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Forget Sauvignon Blanc, New Zealand's New Big Thing is Pinot Noir


Forget Sauvignon Blanc, New Zealand’s New Big Thing Is Pinot Noir

The island nation was once known merely for crisp, grassy sauvignon blanc wines. No longer.


Elin McCoy


Actor Sam Neill just finished a six-part television documentary on the voyages of Captain Cook, but right now he’s focused on the role of proud farmer. I’m walking with him on a tour of his organic vineyard in Central Otago on the South Island of New Zealand as he shows off his prize pigs and pulls out bottles of his much-talked-about Two Paddocks pinot noirs.

“What do you think?” he asks.

Thumbs up, for sure. 

When it comes to wine, New Zealand is on a roll. According to a just-released Vinexpo study, it’s now the fastest-growing wine-exporting country to the U.S. By 2021, it’s predicted to become the No. 4 exporter to the U.S., right behind Italy, Australia, and France—which is pretty remarkable, considering that the country makes barely 1 percent of the world’s wines.

Most of them are New Zealand’s whistle-clean, distinctive sauvignon blancs, which smell like fresh-cut grass and wake up your palate with citrus-y zing. The ultimate white wines for parties, they’re driving much of that growth in the U.S.

But the real excitement in the offing centers on the country’s stellar pinot noirs. 

Forty years ago, this finicky grape was a curiosity in New Zealand; now it’s the second-most-planted variety. And, as I discovered during two weeks of tasting in four regions, the top bottles are undiscovered gems.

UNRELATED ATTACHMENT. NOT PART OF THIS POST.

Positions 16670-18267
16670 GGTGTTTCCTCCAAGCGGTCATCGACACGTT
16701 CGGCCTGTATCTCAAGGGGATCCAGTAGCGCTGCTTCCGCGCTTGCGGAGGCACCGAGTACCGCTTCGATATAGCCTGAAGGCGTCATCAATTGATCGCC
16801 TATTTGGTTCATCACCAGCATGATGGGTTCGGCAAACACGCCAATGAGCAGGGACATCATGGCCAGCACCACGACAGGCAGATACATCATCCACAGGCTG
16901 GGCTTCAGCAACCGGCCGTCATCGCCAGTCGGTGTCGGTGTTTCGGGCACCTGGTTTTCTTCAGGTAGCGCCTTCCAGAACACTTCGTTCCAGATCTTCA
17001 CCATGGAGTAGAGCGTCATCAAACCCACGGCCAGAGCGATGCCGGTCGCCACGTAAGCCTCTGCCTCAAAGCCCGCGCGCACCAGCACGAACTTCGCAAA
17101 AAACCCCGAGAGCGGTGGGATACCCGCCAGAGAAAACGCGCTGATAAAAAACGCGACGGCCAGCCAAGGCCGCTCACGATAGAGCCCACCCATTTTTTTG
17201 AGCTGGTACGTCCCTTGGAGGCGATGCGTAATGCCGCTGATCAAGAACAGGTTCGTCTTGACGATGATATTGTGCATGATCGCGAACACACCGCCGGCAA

The country’s cool climate and intense light (a hole in the ozone layer lets in more ultraviolet rays) translate into pinots with lush fruit, charm, complexity, silky textures, and way more sophistication than they had a decade ago.

With prices of Burgundy at record highs—sure to soar even higher, because frost and hail have blighted recent vintages—it’s time to turn to this South Pacific sweet spot for your pinot fix. 

For years, strict agricultural regulations made it tough to import the best vine clones to New Zealand. In the 1970s, a cutting from Domaine de la Romanée-Conti’s La Tâche vineyard arrived hidden in the gumboot of a rugby player. Luckily, the customs officer who confiscated it knew about wine and, after quarantine, the vines found their way to Martinborough. That was just the beginning. In the past 15 years, vineyard acreage has more than doubled, to about 14,000 acres.  

As everywhere else, regions matter. Those below are turning out seriously interesting pinots of consistently high quality, though different in style.  Here are the New Zealand regions and wines (there are many more) you need to know: 

Martinborough and Wairarapa

An hour’s drive north of the country’s capital of Wellington, this region is where pinot first hit the big time. The cafés and green square in the town of Martinborough remind me of Sonoma’s Healdsburg, with wine lovers bicycling from one charming small tasting room to another on weekends. 

In the ’70s, soil scientists identified conditions here as closely resembling those in Burgundy. The wine style is complex and earthy, and pinots show lots of dark, plummy, savory aromas, damp forest floor flavors, and rich structures. 

Three to try: 

2016 Kupe by Escarpment ($60)